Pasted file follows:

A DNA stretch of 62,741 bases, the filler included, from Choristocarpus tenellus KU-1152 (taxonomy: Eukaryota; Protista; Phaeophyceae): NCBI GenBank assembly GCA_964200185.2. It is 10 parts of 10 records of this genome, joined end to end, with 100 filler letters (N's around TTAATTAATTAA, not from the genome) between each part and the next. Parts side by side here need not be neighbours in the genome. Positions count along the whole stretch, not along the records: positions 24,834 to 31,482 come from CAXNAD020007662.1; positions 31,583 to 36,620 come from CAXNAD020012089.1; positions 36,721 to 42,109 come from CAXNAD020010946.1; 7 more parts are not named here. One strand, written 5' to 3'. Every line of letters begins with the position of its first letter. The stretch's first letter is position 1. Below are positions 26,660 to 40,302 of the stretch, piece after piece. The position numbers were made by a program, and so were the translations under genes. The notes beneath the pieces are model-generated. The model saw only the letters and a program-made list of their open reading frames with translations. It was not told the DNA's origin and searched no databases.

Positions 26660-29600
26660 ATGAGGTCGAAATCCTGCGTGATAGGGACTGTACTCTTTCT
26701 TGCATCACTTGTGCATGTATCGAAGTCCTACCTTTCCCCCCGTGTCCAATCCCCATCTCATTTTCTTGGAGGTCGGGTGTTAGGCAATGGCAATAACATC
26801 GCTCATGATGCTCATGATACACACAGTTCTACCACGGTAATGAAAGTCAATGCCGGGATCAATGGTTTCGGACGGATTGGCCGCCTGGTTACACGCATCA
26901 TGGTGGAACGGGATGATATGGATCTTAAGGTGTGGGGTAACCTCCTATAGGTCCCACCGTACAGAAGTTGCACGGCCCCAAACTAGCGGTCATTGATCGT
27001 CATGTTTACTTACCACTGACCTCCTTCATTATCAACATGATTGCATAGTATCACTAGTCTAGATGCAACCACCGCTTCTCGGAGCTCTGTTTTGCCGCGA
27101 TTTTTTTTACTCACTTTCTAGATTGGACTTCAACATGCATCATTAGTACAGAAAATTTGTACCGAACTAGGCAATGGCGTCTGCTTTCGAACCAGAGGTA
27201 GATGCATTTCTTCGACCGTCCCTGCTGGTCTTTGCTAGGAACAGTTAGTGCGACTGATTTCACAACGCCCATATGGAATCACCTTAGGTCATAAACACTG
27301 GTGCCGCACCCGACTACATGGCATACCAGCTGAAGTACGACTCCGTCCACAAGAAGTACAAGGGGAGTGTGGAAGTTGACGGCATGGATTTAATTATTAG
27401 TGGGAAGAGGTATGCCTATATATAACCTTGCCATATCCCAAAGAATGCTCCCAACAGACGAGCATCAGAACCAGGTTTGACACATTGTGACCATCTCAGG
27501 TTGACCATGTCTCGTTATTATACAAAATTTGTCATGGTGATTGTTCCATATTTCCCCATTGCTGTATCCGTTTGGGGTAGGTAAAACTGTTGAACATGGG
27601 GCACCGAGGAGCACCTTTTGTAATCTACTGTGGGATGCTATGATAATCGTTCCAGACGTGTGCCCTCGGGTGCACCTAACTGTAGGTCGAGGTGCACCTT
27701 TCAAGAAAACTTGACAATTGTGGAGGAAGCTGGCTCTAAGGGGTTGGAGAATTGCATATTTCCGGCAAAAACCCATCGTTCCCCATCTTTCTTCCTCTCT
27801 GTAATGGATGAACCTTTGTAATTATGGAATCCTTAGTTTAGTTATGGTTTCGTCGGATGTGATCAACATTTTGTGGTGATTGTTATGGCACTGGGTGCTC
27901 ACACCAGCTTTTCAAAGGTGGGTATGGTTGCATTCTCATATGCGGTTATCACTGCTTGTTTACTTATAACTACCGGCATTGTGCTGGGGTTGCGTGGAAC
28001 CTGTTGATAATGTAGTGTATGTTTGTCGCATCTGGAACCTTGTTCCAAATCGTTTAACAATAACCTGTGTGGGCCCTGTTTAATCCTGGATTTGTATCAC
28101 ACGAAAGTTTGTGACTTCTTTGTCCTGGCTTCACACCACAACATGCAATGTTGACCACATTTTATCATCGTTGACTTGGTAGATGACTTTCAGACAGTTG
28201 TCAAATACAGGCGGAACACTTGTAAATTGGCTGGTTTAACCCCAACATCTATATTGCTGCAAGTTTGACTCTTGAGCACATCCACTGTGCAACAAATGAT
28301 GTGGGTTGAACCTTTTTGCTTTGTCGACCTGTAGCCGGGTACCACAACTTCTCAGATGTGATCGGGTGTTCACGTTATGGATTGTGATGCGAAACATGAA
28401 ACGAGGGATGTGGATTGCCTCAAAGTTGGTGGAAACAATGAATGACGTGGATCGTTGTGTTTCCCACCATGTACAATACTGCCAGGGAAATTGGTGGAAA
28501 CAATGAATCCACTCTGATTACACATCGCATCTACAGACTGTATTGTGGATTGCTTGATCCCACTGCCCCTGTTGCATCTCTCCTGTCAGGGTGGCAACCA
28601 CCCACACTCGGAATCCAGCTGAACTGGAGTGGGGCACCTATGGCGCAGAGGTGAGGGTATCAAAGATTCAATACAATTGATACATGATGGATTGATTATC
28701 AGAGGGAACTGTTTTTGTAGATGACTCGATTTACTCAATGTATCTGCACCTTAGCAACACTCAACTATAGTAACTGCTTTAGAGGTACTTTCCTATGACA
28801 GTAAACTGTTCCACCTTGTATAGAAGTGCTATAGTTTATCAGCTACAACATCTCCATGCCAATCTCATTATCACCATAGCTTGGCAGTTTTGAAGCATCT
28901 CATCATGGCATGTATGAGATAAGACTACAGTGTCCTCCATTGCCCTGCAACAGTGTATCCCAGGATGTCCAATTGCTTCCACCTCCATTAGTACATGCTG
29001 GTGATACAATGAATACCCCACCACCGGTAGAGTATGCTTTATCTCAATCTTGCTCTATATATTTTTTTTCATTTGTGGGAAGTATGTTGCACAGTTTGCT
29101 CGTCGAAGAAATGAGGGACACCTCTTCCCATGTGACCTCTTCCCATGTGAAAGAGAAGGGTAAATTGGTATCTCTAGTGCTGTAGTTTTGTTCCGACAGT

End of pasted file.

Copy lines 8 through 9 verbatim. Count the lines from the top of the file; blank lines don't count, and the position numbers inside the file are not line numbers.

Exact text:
27101 TTTTTTTTACTCACTTTCTAGATTGGACTTCAACATGCATCATTAGTACAGAAAATTTGTACCGAACTAGGCAATGGCGTCTGCTTTCGAACCAGAGGTA
27201 GATGCATTTCTTCGACCGTCCCTGCTGGTCTTTGCTAGGAACAGTTAGTGCGACTGATTTCACAACGCCCATATGGAATCACCTTAGGTCATAAACACTG